It isn't microwave poetry. It's not quite as simple as popping in seventeen syllables and pressing the "5-7-5" setting. These days, depending upon where you live and how you've lived, haiku could mean alot of very different things.

Literally, haiku is a Japanese word that means "playful verse". In ancient Japan, a "hokku" (literally "starting verse") represented the first three lines, or "link", of a much larger work, called a "renku" (literally "linked verse"), which would alternate between three lines of seventeen syllables and two lines of fourteen syllables - going on for 36, 72 or 100 "links". Prior to the 17th Century, a renku was an integral part of an all-night party among the upper class. The links were usually humorous, romantic or political, not exactly works of literary merit.

All of this changed with Matsuo Bashô (1644-1694), who brought a serious, Zen Buddhist discipline to the practise, transforming it from a party game into an art form. Bashô lived a wanderer's life, developing a reputation, as well as a significant following of dedicated disciples, in many Japanese cities. While Bashô usually adhered to the 5-7-5 syllable format of ancient hokku, he also instituted other principles. Most of his haiku could be seen as brief snapshots of nature - like momentary entries in a journal of wandering. They also included another ingredient: the poet himself, but usually as an object surrounded by nature instead of the main subject of the poem. This Zen paradox of being completely empty of self while being ultimately self-aware remains an important ingredient in many haiku.

About 200 years after Bashô died, haiku was little more than an historical artifact until Masaoka Shiki recognized the potential of such a terse literary form and single-handedly revived the practise in Japan. A few years later, American poets such as Ezra Pound took an active interest in haiku, sparking the birth of English-language haiku as a legitimate poetic form.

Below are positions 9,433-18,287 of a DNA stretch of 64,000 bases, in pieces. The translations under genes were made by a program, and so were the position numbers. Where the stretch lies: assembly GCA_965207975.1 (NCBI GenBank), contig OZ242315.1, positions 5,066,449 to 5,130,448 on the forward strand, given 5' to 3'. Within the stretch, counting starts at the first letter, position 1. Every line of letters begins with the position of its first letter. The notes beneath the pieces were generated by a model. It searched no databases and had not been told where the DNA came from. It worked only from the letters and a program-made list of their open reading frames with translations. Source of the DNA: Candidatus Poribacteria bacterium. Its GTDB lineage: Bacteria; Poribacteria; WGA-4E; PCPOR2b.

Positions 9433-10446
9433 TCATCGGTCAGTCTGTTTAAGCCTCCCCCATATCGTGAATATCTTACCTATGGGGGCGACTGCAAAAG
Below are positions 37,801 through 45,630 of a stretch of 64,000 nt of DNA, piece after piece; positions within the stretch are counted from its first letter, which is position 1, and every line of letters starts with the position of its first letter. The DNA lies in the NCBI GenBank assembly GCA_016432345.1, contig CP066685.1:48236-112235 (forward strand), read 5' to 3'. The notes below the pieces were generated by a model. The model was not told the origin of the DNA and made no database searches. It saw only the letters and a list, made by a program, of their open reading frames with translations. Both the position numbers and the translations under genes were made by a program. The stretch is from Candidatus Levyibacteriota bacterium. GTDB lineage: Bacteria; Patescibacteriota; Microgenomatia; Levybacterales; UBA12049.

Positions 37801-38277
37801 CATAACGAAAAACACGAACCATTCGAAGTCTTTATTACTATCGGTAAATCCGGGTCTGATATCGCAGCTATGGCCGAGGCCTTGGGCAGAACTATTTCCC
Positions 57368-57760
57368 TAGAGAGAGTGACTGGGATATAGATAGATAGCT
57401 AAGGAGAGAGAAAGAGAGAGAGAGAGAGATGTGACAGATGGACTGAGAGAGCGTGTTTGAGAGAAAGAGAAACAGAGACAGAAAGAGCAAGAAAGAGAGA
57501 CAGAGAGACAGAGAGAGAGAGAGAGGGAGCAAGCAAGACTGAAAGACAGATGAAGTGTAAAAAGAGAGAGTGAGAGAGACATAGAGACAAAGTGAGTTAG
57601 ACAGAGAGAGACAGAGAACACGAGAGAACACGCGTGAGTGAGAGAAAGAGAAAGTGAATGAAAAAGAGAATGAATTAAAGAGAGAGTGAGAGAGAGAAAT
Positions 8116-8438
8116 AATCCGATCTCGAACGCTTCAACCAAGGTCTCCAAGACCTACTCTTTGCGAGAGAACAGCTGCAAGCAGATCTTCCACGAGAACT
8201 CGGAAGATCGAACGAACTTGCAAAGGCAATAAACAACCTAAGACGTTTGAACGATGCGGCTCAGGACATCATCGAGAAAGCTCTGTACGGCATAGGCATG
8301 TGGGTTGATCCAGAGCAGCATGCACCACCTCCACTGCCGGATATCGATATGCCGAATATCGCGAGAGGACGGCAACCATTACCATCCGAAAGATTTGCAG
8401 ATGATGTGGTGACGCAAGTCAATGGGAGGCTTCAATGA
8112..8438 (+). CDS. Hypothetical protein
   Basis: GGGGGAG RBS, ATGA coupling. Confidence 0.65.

While many English haiku poets try to stick to seventeen syllables, incompatibilities between the English and Japanese languages render this restriction less important than the science of capturing a momentary image in words. Most "haijin" will agree that the haiku should be no longer than the duration of a breath, and that its subject matter should represent an event or an observation that was experienced directly by the author. So on the one hand the subject of a haiku should be very much literal, while the effect of the subject on the author, more subtle but equally important to the haiku, could be literal, symbolic or even imagined. Probably a good time for an example. Consider one of Bashô's later works (1689):

autumn wind --
a graveyard in Ise
even more lonely
(tr. - Makoto Ueda)

The apparent subject of the haiku is the autumn wind. But what does Bashô do? He sneaks himself into the haiku, alluding to his loneliness, by introducing a second subject, the graveyard.

This technique of introducing a second subject into a haiku for the purpose of contrast or complement is called "juxtaposition". After brevity, it is the most distinctive attribute of modern haiku. Here is a haiku by Kikaku, one of Bashô's prized disciples:

now the dragonflies
cease their mad gyrations...
a thin crescent moon
(tr. - Peter Beilenson)

Two seemingly irrelevant subjects are brought together - the dragonflies and the moon, in order to draw the reader into the scene. The technique of juxtapositioning the two images causes us to stop to look at the moon, at which point we realize that the frisky dragonflies have done the same thing. The effect is an unexpected identification with the insects - at least for that moment.

My favorite haiku of all demonstrates this technique beautifully. Issa wrote this haiku in the early 19th century, after the death of his infant daughter:

dew evaporates --
and all our life is dew:
so dear, so fresh, so fleeting
(tr. - Peter Beilenson)

The apparent subject of the haiku is dew, but Issa is not writing about dew at all, but rather his identification with dew as a symbol of our short lives.

Okay, I've given a few definitions and examples. Why do *I* like haiku? It is immediate - there is no need to dig into the words and ask "what did that mean"? More often than not, you'll read a haiku and say "ouch!" or "ooooh..." or words to that effect. I also appreciate the discipline of stripping words to the bare essential needed to make the connection between the author and the reader. Haiku doesn't tell a story - it takes a still photograph of a flash of lightning, in all its beauty, terror and suddenness. It takes the time to notice a dead bird but doesn't speculate on cause and effect. It celebrates a kiss, a smile or a fragrance, by simply allowing it to have its moment, usually when it is least expected...

first date --
under the streetlights
our shadows hold hands



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